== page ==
Dave Emory’s entire lifetime of work is available on a flash drive that can be obtained here.  (The flash drive includes the anti-fascist books available on this site.)
Fascism is descending over much of the world, from the Hindu/nationalist fascist RSS/BJP milieu of Narendra Mod i in India to the neo-fascist/Third Positionists comprising the Snowdenista /Wikileaks  phalanx.
Darkness is setting in.
In Europe, the economic conditions deriving from the Euro-austerity doctrine mandated by Germany are bearing fruit similar to the harvest of the 1930’s brought about by the Great Depression.
Not even as relatively staid a source as The Daily Beast can ignore the onrush of Euro-fascism.
EXCERPT: Fascism is back in fashion nearly all throughout Europe. Elections for the European Parliament, with ballots cast in 28 countries, produced a startling victory for the sort of political parties that are normally not invited to fashionable parties.
In some countries, like France, where fashion always matter, the voters gave the boorish National Front the largest share of votes. Similar extreme right-wing sentiment fueled the electoral outcome in England, where the United Kingdom Independence Party outpolled all other parties. [The United Kingdom Independence Party is not fascist in ideology. Its advocates seem relatively unaware of the Friedrich List-inspired nature of the German dominaed EU, however.–D.E.] In both countries, extremists captured more than a quarter of the vote.
Things were only slightly better in Austria, Denmark, and Sweden. In Hungary, the demonstrably anti-Semitic Jobbik party finished second. In Greece, the Golden Dawn party, a neo-Nazi outfit that dresses in what looks like Nazi uniforms, captured seats for the first time. Even in Germany, where Nazi memorabilia and romanticism are outlawed, a neo-fascist claimed a seat.
All across the Atlantic the fringe is looking more and more like the mainstream. These groups are generally united in their thuggery and xenophobia. Openly racist, anti-immigrant, and anti-Semitic feelings seem to be the first plank atop each party’s platform. To be sure, economic recession, the ongoing European debt crisis, and high unemployment contributed to this dash toward extremism, but anti-foreigner rhetoric ultimately dominated the campaigns.
Hating the other has become a European rallying cry.
These parliamentary results, however, were not that difficult to predict for anyone paying attention to the vulgar events that have overtaken the continent lately. This past September, in Greece, a man sympathetic to Golden Dawn’s stump speeches murdered Pavlos Fyssas, a left-wing rapper better known by his hip-hop handle, Killah P. Like the storm troopers of old, Golden Dawn—the fastest growing party in Greece—can’t seem to make an appearance without a riot breaking out, openly invoking Nazism and Hitler as their primary political influences. They even have a logo that resembles a swastika.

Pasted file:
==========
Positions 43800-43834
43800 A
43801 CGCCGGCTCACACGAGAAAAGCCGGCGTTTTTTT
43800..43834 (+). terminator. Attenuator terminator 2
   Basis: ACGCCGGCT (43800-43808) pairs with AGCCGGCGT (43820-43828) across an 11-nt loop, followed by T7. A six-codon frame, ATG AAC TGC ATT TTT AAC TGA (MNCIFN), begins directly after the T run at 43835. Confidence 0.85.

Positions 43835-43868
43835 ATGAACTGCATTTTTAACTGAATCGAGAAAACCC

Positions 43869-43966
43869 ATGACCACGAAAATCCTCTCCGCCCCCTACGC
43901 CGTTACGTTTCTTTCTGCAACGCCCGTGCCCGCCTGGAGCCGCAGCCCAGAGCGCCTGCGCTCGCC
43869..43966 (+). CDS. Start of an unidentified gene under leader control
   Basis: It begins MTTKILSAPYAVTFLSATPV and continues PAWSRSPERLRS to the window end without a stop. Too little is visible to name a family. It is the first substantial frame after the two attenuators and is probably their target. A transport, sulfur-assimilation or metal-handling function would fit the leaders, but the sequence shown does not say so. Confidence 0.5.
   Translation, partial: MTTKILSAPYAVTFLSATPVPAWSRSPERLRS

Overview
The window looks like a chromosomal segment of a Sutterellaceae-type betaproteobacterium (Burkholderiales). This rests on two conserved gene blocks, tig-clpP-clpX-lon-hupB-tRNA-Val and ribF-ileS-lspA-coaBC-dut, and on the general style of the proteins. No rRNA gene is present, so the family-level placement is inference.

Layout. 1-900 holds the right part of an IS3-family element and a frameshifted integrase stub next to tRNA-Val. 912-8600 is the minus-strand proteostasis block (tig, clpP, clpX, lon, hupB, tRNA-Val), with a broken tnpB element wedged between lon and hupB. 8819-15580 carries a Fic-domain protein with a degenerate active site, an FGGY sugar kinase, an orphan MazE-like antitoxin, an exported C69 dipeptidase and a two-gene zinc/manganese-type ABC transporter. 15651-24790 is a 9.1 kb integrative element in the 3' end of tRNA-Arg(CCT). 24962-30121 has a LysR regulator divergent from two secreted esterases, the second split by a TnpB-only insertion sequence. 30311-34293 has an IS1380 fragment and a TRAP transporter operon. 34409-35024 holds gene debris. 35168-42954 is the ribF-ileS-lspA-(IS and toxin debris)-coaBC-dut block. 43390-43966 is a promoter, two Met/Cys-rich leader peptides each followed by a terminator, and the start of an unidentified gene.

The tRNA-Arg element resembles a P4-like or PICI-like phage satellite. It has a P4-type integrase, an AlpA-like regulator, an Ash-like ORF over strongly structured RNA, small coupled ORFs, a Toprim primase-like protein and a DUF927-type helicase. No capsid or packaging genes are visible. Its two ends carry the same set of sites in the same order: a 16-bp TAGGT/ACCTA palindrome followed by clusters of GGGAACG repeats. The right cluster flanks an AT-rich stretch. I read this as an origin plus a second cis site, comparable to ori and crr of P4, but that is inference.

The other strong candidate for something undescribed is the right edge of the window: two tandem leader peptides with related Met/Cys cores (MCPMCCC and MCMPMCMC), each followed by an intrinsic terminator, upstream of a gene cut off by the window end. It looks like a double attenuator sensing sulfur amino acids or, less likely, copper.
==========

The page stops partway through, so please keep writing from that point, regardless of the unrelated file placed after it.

A Belgian political party, Stand Up Belges! has gained followers. A day before the elections, three people were murdered (and one critically wounded) at the Jewish Museum in Brussels. Less than a month earlier, there was a planned “gathering of dissidents” featuring an assortment of Nazi-envy characters. The protest was banned but not before the crowd performed the quenelle en masse, popularized by French comic Dieudonne M’Bala M’Bala. The gesture has become a trendy symbol among those who would otherwise fetishize Heil Hitler.
Speaking of Dieudonne, he has been convicted seven times in France for preaching anti-Semitism and boasts a personal friendship with Jean-Marie Le Pen, the founder of the National Front. Dieudonne’s act has included dressing up as a rabbi and giving a Nazi salute. Recently on stage he warned a French-Jewish radio host, “if winds change … I think to myself, well, the gas chambers … too bad.” On February 1, his supporters held a demonstration purportedly against the French president, but the protest descended into an old-school pogrom when the crowd chanted: “Jew, France is not yours!”
Such are the polemics of European hate, which no one takes seriously until it’s time to take it seriously. The economic conditions and political landscape throughout the continent is starting to look a lot like the ’30s, which, despite what Winston Churchill said about his own country at the time, was not Europe’s “finest hour.” A good thing Churchill didn’t live to see the United Kingdom Independence Party. . . .